“60 Minutes” correspondent Jon Wertheim did a strong piece that aired Sunday night about the grim state of local newspapers, in part because of how hedge funds, such as Alden Global Capital, have bought them up and gutted them. My colleague, Poynter media business analyst Rick Edmonds, has written extensively about this topic. But it was good to see “60 Minutes” put out a piece for its wide audience.
I had a chance to talk by phone with Wertheim on Sunday just a few hours before his story aired.
“It’s not stop-the-presses news that the newspaper industry is in decline,” Wertheim told me, “but I thought this angle that there are all these external forces of being cannibalized from within was a story that hasn’t been told so much.”
Wertheim said most assume that it’s because readers’ habits are changing — that people prefer reading news on their phones rather than an actual print newspaper. And, yes, that’s partly true. But many people, he said, aren’t aware of the damage being done by these hedge funds.
Of course, when hedge funds come in and slash resources and staff, the impact stretches well beyond the newspaper. It impacts communities, which might lose the watchdogs who hold those in power accountable. One such person that Wertheim featured in his piece was Evan Brandt, who literally is the last journalist standing at The Mercury in Pottstown, Pennsylvania.
“Evan Brandt is absolutely a heroic figure,” Wertheim said. “What he has been asked to do and is doing is nothing short of heroism. And we’re all trying to figure out this model. There’s a new idea all the time. Let’s go hyperlocal, let’s pivot to video. We’re all trying to solve this riddle while the news still happens. And these guys on the front lines — it’s absolutely heroic work that they are doing under pretty challenging circumstances.”
There are papers that are thriving, with The New York Times leading the way. Several other newspapers — such as The Washington Post, Los Angeles Times and The Wall Street Journal — benefit from incredibly wealthy owners. Some other local papers, such as The Star Tribune in Minneapolis, have found success, too.
But what about the majority of papers? What happens to them over the next decade? I asked that question of Wertheim, who, by the way, also continues to write for another legendary publication — Sports Illustrated — that has had its challenges in recent years.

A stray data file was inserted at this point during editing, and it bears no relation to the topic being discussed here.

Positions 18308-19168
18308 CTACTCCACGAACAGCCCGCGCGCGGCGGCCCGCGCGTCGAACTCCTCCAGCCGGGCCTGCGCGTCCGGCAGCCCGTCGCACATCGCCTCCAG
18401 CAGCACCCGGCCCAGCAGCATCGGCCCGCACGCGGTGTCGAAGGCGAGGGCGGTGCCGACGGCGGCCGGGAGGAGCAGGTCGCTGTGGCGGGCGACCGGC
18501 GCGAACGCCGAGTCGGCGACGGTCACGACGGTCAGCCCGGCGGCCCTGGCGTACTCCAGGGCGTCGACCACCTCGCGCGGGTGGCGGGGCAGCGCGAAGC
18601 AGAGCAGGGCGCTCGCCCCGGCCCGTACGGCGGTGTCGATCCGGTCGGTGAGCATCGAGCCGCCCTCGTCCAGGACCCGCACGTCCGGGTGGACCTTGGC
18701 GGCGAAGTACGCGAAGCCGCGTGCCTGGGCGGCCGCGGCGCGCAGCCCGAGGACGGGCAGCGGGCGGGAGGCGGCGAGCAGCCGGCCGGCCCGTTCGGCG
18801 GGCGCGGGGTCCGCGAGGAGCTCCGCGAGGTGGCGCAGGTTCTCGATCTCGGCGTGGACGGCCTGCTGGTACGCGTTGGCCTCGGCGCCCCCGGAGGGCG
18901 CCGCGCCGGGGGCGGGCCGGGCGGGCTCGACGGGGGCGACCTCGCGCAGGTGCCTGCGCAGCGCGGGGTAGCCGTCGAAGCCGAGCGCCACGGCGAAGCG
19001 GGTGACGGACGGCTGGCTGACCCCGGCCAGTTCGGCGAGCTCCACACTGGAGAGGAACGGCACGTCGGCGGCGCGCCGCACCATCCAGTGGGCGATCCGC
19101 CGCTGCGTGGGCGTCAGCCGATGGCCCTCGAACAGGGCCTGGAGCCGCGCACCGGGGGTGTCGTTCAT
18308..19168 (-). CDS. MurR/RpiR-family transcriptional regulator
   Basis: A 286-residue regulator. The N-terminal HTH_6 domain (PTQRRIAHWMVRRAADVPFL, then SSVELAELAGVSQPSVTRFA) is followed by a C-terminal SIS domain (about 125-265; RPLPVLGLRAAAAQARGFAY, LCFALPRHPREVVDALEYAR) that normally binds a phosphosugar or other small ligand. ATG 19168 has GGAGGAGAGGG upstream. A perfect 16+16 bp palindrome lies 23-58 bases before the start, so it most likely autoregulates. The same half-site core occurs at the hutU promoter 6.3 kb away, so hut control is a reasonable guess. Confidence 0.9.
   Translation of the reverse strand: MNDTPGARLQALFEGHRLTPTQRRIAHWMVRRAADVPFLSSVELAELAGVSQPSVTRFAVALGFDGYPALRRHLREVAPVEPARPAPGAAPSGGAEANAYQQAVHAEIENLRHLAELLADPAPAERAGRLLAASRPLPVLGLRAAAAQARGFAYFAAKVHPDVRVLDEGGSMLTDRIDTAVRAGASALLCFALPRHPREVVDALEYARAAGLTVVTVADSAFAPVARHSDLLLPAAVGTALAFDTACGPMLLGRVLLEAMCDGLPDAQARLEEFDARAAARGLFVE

“I’m not entirely convinced that the billionaire benefactor is the perfect answer either,” Wertheim said, “but it’s better than the alternative. … I think there are a lot of people that care about solving this riddle.”
He added, “The fact that despite all the challenges and all the uncertainty and no one knows quite where this train is going, you still have people who value this and have the skill set and they want to get in, and their eyes are wide open … you still have a lot of young people who think this is important and they want to get into it. I think that ought to be a real source of optimism. And, at the same time, someone has got to solve this riddle.”
Wertheim and the Report for America reporters featured in the piece still believe there’s an audience for local news and know how important it is.
The issue is hedge funds such as Alden don’t seem interested in solving the riddle. They seem more interested in making money. As Wertheim pointed out in the piece, there’s nothing wrong with making money. But Alden is making lots of money and still cutting resources and staff at many of its papers.
Heath Freeman, the president of Alden, turned down interview requests from “60 Minutes.” But Alden’s PR team passed along the message that Alden is committed to providing “robust, independently minded local journalism.”
“Not only was it astonishing to me, but I think it’s fairly telling that someone overseeing thousands of journalists did not see fit to sit down for an on-the-record interview,” Wertheim said. “You’re essentially the boss of thousands of people whose job it is to hold people accountable and you don’t make yourself available for an interview — that was fairly striking to me.”
In addition to the piece that aired on “60 Minutes,” here’s the “60 Minutes” overtime piece with more.
This piece originally appeared in The Poynter Report, our daily newsletter for everyone who cares about the media. Subscribe to The Poynter Report here.